The ninth line uses the string module’s strip() function to remove whitespace, tabs, and newline characters from both ends of the string and then assigns that stripped version of the string to the variable row. The tenth line uses the string module’s split() function to split the string on the embedded commas into a list of column values and then assigns the list to the variable row_list.
The eleventh line uses the map() and str() functions to convert each of the values in row_list to a string. Then the join() function adds commas between the strings and joins all of the strings and commas together into a single string. Next, a newline character is added to the end of the string. Then the filewriter’s write() method writes the string to the output file. This process of stripping, splitting, manipulating, and writing occurs for each of the rows in the input file. Finally, in the twelfth line, the close() method closes the filewriter object.
Now that we understand what the code is supposed to do, let’s save this file as a Python script and use it to process the data in our input file, customers.csv. To save the file as a Python script, open the ‘Save As’ dialog box. In the location box, navigate to your Desktop so the file will be saved on your Desktop. In the format box, select ‘All Files’ so that the dialog box doesn’t select a specific file type. Finally, in the ‘Save As’ or ‘File Name’ box, type process_csv_file.py. Click ‘Save’. Now you have a Python script you can use to read and write the contents of a CSV file.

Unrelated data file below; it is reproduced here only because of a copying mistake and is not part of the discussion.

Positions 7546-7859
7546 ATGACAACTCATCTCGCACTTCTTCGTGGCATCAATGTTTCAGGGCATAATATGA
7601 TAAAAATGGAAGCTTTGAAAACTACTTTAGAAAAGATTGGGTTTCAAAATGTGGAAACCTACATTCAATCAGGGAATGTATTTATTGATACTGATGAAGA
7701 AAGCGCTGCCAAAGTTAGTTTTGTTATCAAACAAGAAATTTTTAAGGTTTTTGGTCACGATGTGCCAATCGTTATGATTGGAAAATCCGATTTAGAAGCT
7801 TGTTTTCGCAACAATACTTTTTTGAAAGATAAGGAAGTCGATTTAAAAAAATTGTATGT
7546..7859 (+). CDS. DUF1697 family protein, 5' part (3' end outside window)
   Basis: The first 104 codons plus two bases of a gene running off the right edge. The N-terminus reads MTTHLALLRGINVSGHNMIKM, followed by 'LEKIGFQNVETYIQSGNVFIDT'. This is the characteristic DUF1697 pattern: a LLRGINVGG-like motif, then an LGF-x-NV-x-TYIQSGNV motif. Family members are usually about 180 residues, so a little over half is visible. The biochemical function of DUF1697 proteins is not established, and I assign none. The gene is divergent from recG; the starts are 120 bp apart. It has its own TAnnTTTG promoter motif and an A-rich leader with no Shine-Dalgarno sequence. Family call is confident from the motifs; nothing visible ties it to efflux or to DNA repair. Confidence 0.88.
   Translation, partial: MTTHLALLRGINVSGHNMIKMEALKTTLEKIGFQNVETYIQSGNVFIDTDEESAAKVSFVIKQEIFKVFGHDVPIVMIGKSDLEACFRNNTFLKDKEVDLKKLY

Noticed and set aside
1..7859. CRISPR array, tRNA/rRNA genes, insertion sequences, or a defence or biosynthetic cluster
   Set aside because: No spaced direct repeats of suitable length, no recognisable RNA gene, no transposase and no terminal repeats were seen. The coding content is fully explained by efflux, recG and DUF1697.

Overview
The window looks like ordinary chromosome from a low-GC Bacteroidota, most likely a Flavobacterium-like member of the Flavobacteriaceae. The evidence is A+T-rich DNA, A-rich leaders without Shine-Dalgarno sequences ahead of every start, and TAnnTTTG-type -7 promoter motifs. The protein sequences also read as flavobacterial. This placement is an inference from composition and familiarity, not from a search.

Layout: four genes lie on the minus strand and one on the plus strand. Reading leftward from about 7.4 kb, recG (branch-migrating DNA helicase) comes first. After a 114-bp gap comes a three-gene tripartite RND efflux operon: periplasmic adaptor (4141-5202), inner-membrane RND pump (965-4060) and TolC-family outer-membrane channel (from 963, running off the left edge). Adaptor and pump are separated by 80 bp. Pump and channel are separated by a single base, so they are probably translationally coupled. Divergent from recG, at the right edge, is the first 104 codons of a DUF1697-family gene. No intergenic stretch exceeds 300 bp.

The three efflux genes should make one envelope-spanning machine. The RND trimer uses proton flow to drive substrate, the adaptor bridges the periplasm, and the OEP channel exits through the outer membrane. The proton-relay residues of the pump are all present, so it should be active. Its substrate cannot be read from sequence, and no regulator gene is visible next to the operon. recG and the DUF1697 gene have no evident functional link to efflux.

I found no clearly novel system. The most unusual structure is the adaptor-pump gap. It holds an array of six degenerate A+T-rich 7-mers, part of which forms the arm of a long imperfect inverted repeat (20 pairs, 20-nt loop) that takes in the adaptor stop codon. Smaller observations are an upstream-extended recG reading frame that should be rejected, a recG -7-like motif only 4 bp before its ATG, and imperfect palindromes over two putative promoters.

To use process_csv_file.py to read and write the contents of customers.csv, open a Command Prompt (Windows) or Terminal (Mac) window. When the window opens the prompt will be in a particular folder, also known as a directory (e.g. “C:\Users\Clinton\Documents”). The next step is to navigate to the Desktop, where we saved the Python script.
To move between folders, you can use the ‘cd’ command, a Unix command which stands for change directory. To move up and out of the ‘Documents’ folder into the ‘Clinton’ folder, type the following and then hit Enter:
That is, the letters ‘cd’ together followed by one space followed by two periods. The two periods ‘..’ stand for up one level. At this point, the prompt should look like “C:\Users\Clinton”. Now, to move down into a specific folder you use the same ‘cd’ command followed by the name of the folder you want to move into. Since the ‘Desktop’ folder resides in the ‘Clinton’ folder, you can move down into the ‘Desktop’ folder by typing the following and then hitting Enter: